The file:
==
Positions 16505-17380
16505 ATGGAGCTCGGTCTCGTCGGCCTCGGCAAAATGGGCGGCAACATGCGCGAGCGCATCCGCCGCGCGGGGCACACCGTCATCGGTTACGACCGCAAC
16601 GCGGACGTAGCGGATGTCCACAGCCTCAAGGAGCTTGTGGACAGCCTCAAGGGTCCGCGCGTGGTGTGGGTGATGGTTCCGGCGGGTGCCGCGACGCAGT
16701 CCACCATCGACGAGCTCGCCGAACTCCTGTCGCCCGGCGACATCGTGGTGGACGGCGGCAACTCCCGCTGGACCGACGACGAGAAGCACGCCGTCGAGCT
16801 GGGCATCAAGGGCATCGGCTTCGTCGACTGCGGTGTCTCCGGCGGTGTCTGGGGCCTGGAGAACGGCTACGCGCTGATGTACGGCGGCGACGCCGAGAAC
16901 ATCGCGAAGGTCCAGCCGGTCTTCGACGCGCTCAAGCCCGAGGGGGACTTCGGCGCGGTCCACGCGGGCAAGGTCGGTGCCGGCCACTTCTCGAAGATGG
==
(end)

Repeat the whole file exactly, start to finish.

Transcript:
Positions 16505-17380
16505 ATGGAGCTCGGTCTCGTCGGCCTCGGCAAAATGGGCGGCAACATGCGCGAGCGCATCCGCCGCGCGGGGCACACCGTCATCGGTTACGACCGCAAC
16601 GCGGACGTAGCGGATGTCCACAGCCTCAAGGAGCTTGTGGACAGCCTCAAGGGTCCGCGCGTGGTGTGGGTGATGGTTCCGGCGGGTGCCGCGACGCAGT
16701 CCACCATCGACGAGCTCGCCGAACTCCTGTCGCCCGGCGACATCGTGGTGGACGGCGGCAACTCCCGCTGGACCGACGACGAGAAGCACGCCGTCGAGCT
16801 GGGCATCAAGGGCATCGGCTTCGTCGACTGCGGTGTCTCCGGCGGTGTCTGGGGCCTGGAGAACGGCTACGCGCTGATGTACGGCGGCGACGCCGAGAAC
16901 ATCGCGAAGGTCCAGCCGGTCTTCGACGCGCTCAAGCCCGAGGGGGACTTCGGCGCGGTCCACGCGGGCAAGGTCGGTGCCGGCCACTTCTCGAAGATGG